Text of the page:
This project shows that focus and information structure, as indicated by the focus particle “only” and pitch accents, influence syntactic attachment, in contrast to the well-known effects of prosodic boundaries on attachment. One written questionnaire, one completion study, and several auditory questionnaires show that the position of “only” strongly affects attachment preferences in ambiguous sentences, while contrastive pitch accents have smaller effects. The two types of focus marking do not interact but independently impact attachment. These results support a modified version of the Focus Attraction Hypothesis, with ambiguous material drawn to attach to the most important information in a sentence. This research shows that information structure can affect sentence structure as well as discourse coherence.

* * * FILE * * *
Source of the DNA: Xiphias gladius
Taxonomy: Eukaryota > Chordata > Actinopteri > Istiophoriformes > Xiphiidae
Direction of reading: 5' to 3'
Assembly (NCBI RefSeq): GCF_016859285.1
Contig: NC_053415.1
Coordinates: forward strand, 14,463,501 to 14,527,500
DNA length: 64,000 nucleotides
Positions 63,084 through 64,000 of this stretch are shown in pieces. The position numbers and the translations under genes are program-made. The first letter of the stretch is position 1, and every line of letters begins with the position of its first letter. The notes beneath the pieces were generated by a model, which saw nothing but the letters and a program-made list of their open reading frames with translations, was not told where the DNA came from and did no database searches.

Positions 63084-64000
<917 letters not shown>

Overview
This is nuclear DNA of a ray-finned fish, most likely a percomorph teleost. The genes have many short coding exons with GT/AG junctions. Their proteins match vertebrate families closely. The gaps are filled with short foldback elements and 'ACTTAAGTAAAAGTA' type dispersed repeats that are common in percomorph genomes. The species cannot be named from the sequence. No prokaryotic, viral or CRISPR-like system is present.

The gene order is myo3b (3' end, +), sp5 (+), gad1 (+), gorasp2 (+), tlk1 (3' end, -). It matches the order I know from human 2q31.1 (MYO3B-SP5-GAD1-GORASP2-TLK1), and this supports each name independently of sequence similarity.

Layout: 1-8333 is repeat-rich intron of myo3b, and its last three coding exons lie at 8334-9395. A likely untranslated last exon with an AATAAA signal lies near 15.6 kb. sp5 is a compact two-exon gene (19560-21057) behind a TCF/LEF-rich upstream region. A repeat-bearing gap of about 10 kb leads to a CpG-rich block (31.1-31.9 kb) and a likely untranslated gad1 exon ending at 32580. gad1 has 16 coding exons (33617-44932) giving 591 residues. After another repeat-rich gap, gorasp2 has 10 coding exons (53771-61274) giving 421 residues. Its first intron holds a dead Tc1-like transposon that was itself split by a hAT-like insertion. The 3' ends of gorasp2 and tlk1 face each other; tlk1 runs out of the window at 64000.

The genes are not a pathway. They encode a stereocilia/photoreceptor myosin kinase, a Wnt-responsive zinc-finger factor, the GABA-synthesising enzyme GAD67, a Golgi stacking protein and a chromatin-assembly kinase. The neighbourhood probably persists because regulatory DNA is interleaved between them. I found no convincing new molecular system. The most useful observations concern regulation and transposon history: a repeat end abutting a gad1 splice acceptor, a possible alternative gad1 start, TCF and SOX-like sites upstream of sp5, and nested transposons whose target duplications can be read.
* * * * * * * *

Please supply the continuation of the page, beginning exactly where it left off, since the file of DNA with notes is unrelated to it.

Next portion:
Glossa: a journal of general linguistics 6(1): 100, pp. 1–43.
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